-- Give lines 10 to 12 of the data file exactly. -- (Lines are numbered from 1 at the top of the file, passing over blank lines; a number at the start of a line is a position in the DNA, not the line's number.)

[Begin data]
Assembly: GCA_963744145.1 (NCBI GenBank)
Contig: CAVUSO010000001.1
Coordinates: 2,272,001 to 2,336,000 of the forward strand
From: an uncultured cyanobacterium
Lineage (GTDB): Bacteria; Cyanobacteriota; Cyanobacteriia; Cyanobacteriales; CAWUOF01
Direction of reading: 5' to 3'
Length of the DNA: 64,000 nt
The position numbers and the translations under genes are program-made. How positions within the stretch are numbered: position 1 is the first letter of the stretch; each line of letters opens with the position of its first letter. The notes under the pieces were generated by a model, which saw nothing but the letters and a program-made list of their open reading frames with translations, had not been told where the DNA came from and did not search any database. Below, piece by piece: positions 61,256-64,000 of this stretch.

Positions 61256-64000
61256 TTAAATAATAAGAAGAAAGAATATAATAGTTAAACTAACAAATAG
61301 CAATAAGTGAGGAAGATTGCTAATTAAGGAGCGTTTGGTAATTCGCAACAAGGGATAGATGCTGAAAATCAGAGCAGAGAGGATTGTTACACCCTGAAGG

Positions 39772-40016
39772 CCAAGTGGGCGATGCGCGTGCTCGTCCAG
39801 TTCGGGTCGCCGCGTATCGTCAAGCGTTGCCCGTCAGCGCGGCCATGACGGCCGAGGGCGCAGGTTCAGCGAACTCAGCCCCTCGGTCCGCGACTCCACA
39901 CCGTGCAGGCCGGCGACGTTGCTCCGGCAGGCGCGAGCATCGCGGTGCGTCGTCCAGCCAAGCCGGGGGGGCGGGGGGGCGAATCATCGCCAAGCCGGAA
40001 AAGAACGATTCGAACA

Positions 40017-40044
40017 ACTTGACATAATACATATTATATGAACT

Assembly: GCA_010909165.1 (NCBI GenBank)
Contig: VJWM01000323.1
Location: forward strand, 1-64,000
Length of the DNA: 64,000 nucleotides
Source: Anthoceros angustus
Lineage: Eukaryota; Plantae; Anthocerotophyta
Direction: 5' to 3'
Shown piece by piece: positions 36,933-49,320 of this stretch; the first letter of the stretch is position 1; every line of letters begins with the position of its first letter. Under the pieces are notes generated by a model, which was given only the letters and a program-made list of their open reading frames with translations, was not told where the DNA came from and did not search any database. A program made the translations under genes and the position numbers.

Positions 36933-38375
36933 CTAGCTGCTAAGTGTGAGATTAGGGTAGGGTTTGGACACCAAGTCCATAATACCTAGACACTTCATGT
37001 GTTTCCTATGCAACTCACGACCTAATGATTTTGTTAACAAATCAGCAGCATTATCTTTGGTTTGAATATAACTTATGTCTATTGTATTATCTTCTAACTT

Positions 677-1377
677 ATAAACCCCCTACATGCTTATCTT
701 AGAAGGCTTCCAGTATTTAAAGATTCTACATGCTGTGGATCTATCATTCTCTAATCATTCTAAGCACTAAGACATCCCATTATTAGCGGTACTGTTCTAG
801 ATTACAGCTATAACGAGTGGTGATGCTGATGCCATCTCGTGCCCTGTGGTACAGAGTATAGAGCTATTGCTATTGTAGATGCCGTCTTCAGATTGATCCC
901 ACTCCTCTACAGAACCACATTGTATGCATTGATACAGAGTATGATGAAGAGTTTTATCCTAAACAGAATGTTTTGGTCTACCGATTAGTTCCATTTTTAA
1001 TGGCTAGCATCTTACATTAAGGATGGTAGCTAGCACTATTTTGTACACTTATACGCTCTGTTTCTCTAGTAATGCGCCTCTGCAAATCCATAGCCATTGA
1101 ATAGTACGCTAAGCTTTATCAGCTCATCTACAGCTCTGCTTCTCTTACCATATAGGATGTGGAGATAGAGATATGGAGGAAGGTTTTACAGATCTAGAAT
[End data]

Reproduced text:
61256 TTAAATAATAAGAAGAAAGAATATAATAGTTAAACTAACAAATAG
61301 CAATAAGTGAGGAAGATTGCTAATTAAGGAGCGTTTGGTAATTCGCAACAAGGGATAGATGCTGAAAATCAGAGCAGAGAGGATTGTTACACCCTGAAGG

Positions 39772-40016